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Middle East J Anaesthesiol. 2009 Oct;20(3):377-82.

Upper lip bite test as a predictor of difficult mask ventilation: a prospective study.

Author information

  • 1Department of Anesthesiology, Imam Khomeini Medical Center, Tehran University/School of Medicine, Keshavarz Blvd., Tehran/Iran, 1419733141. Khanzh51@yahoo.com

Abstract

BACKGROUND:

Oxygenation and ventilation by means of bag-mask and ambubag play a significant role in maintaining an optimal oxygen saturation of blood and hence the essence of life itself. Predicting difficulty in mask ventilation is again of paramount importance at the time of induction of anesthesia, and in emergency situations. In this study we aimed at evaluating factors that could help in predicting the difficulty of bag-mask ventilation.

METHODS:

In a prospective study, 200 patients were allocated into two groups, 100 each. First group with a ULBT class I, and the other group with ULBT class II and III. Factors such as height, weight, gender, past history of snoring, neck circumference, Mallampati class, sternomental and thyromental distances were then evaluated in each of the patients in the two groups in order to arrive at their impact on the incidence of difficult mask ventilation. Data were analyzed using Chi-square, student t-test and Fisher's exact tests depending upon the situation. A p < 0.05 was considered to be statistically significant.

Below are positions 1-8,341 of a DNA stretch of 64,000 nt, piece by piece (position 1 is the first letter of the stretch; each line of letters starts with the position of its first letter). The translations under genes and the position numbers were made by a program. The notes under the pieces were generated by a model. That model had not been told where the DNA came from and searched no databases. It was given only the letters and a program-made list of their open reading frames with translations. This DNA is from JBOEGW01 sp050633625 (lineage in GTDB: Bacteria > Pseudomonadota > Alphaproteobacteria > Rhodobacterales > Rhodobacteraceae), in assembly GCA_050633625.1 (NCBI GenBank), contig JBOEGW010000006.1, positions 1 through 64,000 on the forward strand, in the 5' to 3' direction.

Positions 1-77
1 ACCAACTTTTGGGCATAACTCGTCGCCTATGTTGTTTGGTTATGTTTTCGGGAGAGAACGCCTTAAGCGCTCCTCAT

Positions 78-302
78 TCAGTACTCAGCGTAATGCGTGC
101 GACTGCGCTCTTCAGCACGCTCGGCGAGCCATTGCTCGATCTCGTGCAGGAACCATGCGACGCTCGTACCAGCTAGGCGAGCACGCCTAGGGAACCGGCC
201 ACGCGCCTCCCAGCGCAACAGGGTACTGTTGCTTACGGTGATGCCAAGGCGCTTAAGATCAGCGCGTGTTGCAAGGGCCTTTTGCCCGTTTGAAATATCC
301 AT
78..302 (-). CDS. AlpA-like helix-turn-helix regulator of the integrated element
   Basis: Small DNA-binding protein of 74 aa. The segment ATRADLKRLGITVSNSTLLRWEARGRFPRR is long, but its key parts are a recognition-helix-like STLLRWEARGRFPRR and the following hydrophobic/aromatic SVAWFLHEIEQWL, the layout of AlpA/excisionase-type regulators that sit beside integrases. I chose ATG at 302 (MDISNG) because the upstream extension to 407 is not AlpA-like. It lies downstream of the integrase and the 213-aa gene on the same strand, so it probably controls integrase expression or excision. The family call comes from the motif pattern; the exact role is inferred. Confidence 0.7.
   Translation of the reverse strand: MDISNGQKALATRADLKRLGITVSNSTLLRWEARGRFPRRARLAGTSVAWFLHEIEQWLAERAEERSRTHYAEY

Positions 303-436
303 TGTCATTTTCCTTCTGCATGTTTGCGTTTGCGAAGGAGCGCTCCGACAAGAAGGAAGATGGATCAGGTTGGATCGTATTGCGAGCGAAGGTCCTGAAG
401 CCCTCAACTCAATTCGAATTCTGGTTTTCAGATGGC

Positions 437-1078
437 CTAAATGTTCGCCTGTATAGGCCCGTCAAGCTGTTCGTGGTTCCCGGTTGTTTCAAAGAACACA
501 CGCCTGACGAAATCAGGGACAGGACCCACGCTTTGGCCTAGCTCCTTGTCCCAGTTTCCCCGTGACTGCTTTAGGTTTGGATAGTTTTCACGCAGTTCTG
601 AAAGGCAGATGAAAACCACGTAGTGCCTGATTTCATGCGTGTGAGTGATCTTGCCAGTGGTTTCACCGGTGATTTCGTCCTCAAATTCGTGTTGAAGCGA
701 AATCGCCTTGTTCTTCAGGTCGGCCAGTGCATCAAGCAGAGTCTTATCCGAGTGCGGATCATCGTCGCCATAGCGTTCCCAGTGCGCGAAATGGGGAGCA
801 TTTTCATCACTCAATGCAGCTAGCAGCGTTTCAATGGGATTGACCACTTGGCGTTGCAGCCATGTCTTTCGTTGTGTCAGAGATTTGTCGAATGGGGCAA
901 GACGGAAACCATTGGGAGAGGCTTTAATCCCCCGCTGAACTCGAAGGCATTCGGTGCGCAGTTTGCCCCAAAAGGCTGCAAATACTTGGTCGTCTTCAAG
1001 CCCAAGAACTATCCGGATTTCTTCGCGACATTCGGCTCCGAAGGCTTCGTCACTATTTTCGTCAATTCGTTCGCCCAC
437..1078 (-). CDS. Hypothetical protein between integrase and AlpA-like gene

RESULTS:

The results revealed that negative predictive value (NPV) of ULBT class, history of snoring and neck circumference were 86%, 83%, 81%, respectively. A combination of these three predictors had an NPV of 95%.

CONCLUSION:

ULBT class alone was of value in predicting difficulty in mask ventilation, but a combination of the three tests significantly improved the predictive value.

PMID:
19950730
[PubMed - indexed for MEDLINE]
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